The histamine H3 receptor antagonist DL77 ameliorates MK801-induced memory deficits in rats

Nermin Eissa, Nadia Khan, Shreesh K. Ojha, Dorota Lazewska, Katarzyna Kiec-Kononowicz, Bassem Sadek

Research output: Contribution to journalArticlepeer-review

25 Citations (Scopus)


The role of Histamine H3 receptors (H3Rs) in memory, and the prospective of H3R antagonists in pharmacological control of neurodegenerative disorders, e.g., Alzheimer disease (AD) is well-accepted. For that reason, the procognitive effects of the H3R antagonist DL77 on cognitive impairments induced with MK801 were tested in an inhibitory passive avoidance paradigm (PAP) and novel object recognition (NOR) task in adult male rats, using donepezil (DOZ) as a standard drug. Acute systemic pretreatment with DL77 (2.5, 5, and 10 mg/kg, i.p.) significantly ameliorated memory deficits induced with MK801 in PAP (all P < 0.05, n = 7). The ameliorative effect of most promising dose of DL77 (5 mg/kg, i.p.) was reversed when rats were co-injected with the H3R agonist R-(a)-methylhistamine (RAMH, 10 mg/kg, i.p.) (p = 0.701 for MK801-amnesic group vs. MK801+DL77+RAMH group, n = 6). In the NOR paradigm, DL77 (5 mg/kg, i.p.) counteracted long-term memory (LTM) deficits induced with MK801 (P < 0.05, n = 6-8), and the DL77-provided effect was similar to that of DOZ (p = 0.788, n = 6-8), and was reversed when rats were co-injected with RAMH (10 mg/kg, i.p.) (p = 0.877, n = 6, as compared to the (MK801)-amnesic group). However, DL77 (5 mg/kg, i.p.) did not alter short-term memory (STM) impairment in NOR test (p = 0.772, n = 6-8, as compared to (MK801)-amnesic group). Moreover, DL77 (5 mg/kg) failed to modify anxiety and locomotor behaviors of animals innate to elevated-plus maze (EPM) (p = 0.67 for percentage of time spent exploring the open arms, p = 0.52 for number of entries into the open arms, p = 0.76 for percentage of entries into the open arms, and p = 0.73 number of closed arm entries as compared to saline-treated groups, all n = 6), demonstrating that the procognitive effects observed in PAP or NOR tests were unconnected to alterations in emotions or in natural locomotion of tested animals. These results signify the potential involvement of H3Rs in modulating neurotransmitters related to neurodegenerative disorders, e.g., AD.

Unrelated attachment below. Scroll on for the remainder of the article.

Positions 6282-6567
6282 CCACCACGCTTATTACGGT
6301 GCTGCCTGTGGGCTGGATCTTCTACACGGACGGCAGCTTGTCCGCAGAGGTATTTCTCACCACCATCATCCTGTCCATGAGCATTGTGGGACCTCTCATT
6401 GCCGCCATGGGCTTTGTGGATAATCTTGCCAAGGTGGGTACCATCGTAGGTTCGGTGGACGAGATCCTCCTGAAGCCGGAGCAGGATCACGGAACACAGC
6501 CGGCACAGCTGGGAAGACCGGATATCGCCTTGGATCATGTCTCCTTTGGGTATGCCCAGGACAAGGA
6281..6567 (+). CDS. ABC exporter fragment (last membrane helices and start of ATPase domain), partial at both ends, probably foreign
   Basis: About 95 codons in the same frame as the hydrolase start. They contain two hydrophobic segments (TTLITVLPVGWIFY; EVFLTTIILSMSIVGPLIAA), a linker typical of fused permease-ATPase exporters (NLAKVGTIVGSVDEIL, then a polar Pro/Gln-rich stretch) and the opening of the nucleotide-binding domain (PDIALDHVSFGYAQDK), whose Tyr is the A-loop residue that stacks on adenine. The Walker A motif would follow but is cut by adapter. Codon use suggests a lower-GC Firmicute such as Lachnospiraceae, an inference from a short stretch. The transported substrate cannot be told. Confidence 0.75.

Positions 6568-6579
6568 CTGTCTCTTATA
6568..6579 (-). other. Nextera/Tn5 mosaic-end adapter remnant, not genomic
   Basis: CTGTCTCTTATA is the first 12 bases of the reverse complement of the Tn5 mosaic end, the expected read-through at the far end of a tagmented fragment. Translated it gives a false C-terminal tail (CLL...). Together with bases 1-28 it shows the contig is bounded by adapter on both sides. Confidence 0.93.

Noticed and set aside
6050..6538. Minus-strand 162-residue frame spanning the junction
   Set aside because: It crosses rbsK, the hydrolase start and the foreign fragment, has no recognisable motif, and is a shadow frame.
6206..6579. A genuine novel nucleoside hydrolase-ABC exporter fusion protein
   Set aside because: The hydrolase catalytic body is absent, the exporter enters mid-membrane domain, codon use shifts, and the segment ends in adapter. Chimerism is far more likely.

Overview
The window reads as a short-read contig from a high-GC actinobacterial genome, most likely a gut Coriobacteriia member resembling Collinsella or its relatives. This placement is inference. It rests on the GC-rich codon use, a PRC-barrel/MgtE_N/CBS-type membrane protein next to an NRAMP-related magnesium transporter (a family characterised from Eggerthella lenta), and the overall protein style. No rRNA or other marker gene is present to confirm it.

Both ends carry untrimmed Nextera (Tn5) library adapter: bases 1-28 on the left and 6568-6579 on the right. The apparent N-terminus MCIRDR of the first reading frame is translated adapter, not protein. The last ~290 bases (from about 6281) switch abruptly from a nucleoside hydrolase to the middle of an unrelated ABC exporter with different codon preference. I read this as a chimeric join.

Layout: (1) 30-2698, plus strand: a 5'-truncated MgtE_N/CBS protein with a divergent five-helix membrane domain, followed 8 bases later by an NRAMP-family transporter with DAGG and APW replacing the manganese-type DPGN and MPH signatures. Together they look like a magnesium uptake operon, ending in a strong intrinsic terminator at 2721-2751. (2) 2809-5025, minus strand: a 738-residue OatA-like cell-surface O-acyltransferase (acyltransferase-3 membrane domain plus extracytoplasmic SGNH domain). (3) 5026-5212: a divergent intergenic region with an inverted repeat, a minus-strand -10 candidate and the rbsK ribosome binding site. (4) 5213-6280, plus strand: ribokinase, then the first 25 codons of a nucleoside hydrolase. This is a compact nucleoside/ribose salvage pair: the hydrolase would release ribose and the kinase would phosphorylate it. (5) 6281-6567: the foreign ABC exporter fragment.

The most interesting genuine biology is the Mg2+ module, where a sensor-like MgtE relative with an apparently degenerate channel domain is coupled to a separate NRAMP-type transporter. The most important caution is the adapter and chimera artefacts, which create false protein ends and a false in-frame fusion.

Original languageEnglish
Article number42
JournalFrontiers in Neuroscience
Issue numberFEB
Publication statusPublished - Feb 12 2018


  • Alzheimer's disease
  • Antagonist
  • Behavioral research
  • Histamine H3 receptor
  • Learning and memory
  • Neurodegeneration
  • Novel object recognition
  • Passive avoidance paradigm

ASJC Scopus subject areas

  • General Neuroscience


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